■ The right and left frontal sinuses,
frequently of different sizes, are separated
by a bony septum that is usually deviated
to one side.
■ The frontal sinus drains into the middle
meatus in a variable manner directly or
by a frontonasal duct, which opens into
the frontal recess or the ethmoidal
■ The frontal sinus commonly extends
posterorward in the roof of the orbit
25. Relations of frontal sinuses:
1. Anterior cranial fossa:
Separated from the sinus by the compact
bone of the posterior wall.
Lies below the floor of the sinus. This is
also compact bone, which may rarely be
3. Skin and periosteum of forehead:
Cover the anterior wall, which is of diploic
bone and is related to supratrochlear and
26. Sphenoidal Sinuses:
■ Lies behind the upper part of the nasal
■ It occupies the body, and sometimes
the wings and pterygoid processes of
■ The average capacity is about 7ml in the
■ The right and left sinuses are rarely
■ They are separated by a septum, which
may be deficient in part and is often
Ostium of sphenoid sinus:
■ Situated in the upper part of the anterior
wall of the sinus.
■ It communicates with the superior
meatus indirectly through the
27. Relations of the Sphenoidal
Laterally the cavernous sinus
1. Cranial nerves: 3rd, 4th, 5th
(ophthalmic and maxillary
divisions), and 6th
2. Internal carotid artery
3. Optic nerve
Above the cavernous sinus
frontal lobe of brain, and olfactory
tract, optic chiasma ,pitutary body,
-The pituitary gland may be
approached surgically through the
28. Blood Supply of the Nose and Paranasal Sinuses
Arterial Supply: the nasal fossae and paranasal sinuses
are supplied by branches of the external and internal
A. Derivatives of external carotid artery:
■ 1. Maxillary artery
Sphenopalatine artery (the artery of epistaxis)
turbinates, meatus of the nose, and most of the
Greater palatine arteryanterior part of the septum
(via the incisive canal) and lateral nasal wall.
■ 2. Facial artery
■ superior labial arterySends branches to the tip of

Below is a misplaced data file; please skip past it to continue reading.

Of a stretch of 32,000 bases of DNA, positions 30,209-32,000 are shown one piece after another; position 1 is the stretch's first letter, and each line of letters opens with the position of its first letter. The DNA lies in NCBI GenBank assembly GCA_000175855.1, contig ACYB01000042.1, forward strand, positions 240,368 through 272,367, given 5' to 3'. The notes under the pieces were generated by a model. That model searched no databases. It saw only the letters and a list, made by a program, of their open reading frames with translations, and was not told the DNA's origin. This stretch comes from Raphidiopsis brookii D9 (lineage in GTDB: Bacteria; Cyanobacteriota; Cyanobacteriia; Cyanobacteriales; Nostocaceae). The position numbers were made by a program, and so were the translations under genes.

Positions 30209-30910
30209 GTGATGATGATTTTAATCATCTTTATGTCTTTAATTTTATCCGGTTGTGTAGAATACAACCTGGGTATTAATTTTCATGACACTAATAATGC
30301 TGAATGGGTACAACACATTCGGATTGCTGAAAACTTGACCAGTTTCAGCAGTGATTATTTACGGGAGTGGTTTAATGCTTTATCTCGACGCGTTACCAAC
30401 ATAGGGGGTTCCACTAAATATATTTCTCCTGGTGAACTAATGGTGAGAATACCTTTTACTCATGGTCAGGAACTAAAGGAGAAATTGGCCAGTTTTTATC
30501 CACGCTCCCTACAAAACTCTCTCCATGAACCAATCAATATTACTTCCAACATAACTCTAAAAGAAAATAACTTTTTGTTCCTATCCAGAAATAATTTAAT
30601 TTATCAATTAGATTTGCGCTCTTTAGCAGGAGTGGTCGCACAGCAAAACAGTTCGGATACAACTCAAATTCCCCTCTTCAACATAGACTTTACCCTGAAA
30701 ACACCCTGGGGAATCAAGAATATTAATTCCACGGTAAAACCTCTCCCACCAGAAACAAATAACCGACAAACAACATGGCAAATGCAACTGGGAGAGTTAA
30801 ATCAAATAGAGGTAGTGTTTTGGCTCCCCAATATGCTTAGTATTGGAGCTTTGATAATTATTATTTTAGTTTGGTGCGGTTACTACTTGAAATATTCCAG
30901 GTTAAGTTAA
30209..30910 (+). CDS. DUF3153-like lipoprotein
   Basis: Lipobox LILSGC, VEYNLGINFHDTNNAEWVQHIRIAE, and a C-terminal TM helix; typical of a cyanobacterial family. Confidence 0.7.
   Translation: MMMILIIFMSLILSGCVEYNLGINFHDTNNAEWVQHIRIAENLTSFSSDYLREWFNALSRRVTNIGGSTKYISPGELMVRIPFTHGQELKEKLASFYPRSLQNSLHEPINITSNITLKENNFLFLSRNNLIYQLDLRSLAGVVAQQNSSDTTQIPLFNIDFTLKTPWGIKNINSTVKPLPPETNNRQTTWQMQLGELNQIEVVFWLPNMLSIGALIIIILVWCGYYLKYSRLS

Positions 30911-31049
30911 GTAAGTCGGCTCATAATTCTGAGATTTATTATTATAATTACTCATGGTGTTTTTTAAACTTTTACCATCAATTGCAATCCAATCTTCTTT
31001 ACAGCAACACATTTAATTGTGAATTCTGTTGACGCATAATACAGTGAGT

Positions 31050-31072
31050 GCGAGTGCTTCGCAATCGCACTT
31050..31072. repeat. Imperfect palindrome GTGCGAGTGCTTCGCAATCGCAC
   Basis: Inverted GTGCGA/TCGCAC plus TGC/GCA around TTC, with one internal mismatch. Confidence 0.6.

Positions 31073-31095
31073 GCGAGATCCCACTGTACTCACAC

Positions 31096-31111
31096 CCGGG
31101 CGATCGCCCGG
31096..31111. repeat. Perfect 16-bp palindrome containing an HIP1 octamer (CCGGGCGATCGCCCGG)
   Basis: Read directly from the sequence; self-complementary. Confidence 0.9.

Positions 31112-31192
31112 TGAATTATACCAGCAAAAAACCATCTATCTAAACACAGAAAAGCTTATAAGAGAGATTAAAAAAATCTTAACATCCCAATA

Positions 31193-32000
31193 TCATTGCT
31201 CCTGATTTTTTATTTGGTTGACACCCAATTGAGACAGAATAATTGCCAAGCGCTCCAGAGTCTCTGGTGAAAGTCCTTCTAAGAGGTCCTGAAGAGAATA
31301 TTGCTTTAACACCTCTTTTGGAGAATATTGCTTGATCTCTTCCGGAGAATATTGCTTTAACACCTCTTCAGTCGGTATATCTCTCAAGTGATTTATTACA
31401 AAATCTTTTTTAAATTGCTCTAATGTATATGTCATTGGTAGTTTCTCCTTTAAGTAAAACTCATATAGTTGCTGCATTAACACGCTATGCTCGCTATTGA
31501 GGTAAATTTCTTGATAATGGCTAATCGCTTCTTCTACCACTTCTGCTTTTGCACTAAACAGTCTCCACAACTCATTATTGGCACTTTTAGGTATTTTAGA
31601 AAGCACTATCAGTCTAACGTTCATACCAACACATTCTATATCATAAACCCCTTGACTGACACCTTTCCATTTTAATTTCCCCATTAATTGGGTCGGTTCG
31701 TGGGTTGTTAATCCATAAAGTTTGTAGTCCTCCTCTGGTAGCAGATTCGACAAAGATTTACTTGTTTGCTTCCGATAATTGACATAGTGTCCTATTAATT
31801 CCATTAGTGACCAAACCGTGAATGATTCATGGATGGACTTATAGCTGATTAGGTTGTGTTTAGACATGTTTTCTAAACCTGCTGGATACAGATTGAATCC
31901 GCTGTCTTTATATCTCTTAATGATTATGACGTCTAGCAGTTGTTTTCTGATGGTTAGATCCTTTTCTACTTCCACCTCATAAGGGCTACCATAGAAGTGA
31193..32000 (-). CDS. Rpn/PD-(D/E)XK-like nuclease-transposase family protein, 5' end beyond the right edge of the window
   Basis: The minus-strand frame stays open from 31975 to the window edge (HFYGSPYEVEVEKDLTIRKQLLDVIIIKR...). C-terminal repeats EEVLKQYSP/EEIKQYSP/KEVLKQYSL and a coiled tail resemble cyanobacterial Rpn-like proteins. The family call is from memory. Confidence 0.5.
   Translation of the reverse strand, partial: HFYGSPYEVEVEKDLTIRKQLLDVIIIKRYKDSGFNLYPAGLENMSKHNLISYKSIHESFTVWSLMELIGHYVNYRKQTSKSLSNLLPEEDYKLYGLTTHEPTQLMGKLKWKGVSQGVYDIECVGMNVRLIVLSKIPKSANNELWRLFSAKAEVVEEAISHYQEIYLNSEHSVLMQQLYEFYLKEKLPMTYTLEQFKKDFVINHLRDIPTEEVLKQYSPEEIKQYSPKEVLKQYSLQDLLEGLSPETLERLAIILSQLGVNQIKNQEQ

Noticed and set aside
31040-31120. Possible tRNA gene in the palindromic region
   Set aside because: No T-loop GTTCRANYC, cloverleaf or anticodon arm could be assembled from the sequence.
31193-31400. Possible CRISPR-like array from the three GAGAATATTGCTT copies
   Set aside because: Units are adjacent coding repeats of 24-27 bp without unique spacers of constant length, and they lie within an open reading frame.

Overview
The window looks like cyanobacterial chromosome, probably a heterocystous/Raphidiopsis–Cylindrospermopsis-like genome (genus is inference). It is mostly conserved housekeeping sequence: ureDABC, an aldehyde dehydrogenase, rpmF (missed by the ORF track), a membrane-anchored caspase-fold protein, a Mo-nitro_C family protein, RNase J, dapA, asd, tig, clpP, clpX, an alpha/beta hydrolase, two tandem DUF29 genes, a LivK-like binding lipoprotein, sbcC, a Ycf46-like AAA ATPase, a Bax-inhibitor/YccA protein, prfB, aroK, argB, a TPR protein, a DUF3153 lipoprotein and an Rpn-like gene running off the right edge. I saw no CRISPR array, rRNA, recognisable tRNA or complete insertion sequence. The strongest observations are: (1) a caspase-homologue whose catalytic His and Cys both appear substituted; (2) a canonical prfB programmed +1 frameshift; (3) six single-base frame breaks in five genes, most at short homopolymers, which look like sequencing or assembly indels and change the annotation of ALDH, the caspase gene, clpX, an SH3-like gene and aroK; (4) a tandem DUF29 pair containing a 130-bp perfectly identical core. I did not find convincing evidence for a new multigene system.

the septum and alae nasi.
■ Its anastomosis with septal branch of the
sphenopalatine artery,anterior ethmoidal and the
greater palatine artery forms (Kiesselbach’s plexus)
in little’s area.
29. ■ B. Branches of internal carotid artery:
Ophthalmic artery Anterior and posterior ethmoid arteriesthe supply the
roof of the nose, anterior parts of the septum, lateral wall of the nose, and
the ethmoidal and frontal sinuses.
■ Bleeding from these sites is seen above the levels of the middle turbinate
30. Venous Drainage:
The veins form a cavernous plexus beneath the mucous membrane.
■ They open into:
Sphenopalatine and greater palatine veinsPterygoid plexus Maxillary
vein External jugular vein.
Anterior and posterior ethmoidal veinsOphthalmic vein Cavernous
Angular, lateral nasal, and superior labial veinsFacial veinInternal
31. ■ The pterygoid venous plexus and facial vein also communicate with the cavernous sinus:
Pterygoid venous plexus Emissary vein Cavernous sinus.
1. Angular vein Nasofrontal vein Superior ophthalmic vein Cavernous sinus
2. Deep facial vein Pterygoid venous plexus Emissary vein Cavernous sinus
32. - The Dangerous Area of the Face (Bermuda
It is the area between the root of the nose and the 2
angles of the mouth. The veins that drain this
region (mostly facial vein) are:
1. Connected to the cavernous sinus
2. Valveless, which facilitates retrograde flow of
blood from the face to the cavernous sinus.
Any infection in this area may lead to
cavernous sinus thrombosis and intracranial
33. Nerve Supply of the Nose:
1. External Nose (Skin)
■ It is innervated by the ophthalmic (V1) and maxillary (V2)
divisions of the trigeminal nerve (CN V).
Ophthalmic (V1) The superior aspect of the nose,
including the tip
External nasal branch of the anterior
Maxillary (V2) Inferior and lateral aspects of the nose
34. Nasal septum:
1. Sphenopalatine ganglion (V2)
a. Nasopaltine nerve (Long sphenopalatine nerve)
b. Medial posterior superior branch.
2. Anterior ethmoidal nerve (V1) -->Medial internal nasal branch.
Sensory branches of the sphenopalatine ganglion supplying the nasal mucosa carry
postganglionic secretomotor fibers from the sphenopalatine fibers ganglions to the
Autonomic fibers control the vascular tone and secretion of the nasal mucous glands.
Parasympathetic vasodilation and increased nasal secretion.
35. Pathway of Autonomic Fibers:
■ Postganglionic sympathetic fibers pass from the superior cervical ganglion
deep petrosal nerve.
■ Preganglionic parasympathetic fibers pass via the sensory root of the facial
nerve greater petrosal branch.
The deep petrosal and great petrosal nerves merge to form the vidian nerve (Nerve
of the pterygoid canal) pterygopalatine ganglion parasympathetic fibers
synapse with the postganglionic secreto-motor fibers.
Pterygopalatine ganglion gives terminal branches carrying the postganglionic
sympathetic and parasympathetic fibers to their targets in the nasal cavity (blood
vessels and nasal glands).
36. Lymphatic drainage
The lymphatic vessels arise from a continuous network in the superficial part of the
Submandibular Lymph Nodes
Collect lymph from the external nose and anterior part of the nasal cavity.
Upper Deep Cervical Nodes
Drain the rest of the nasal cavity, either directly or through the retropharyngeal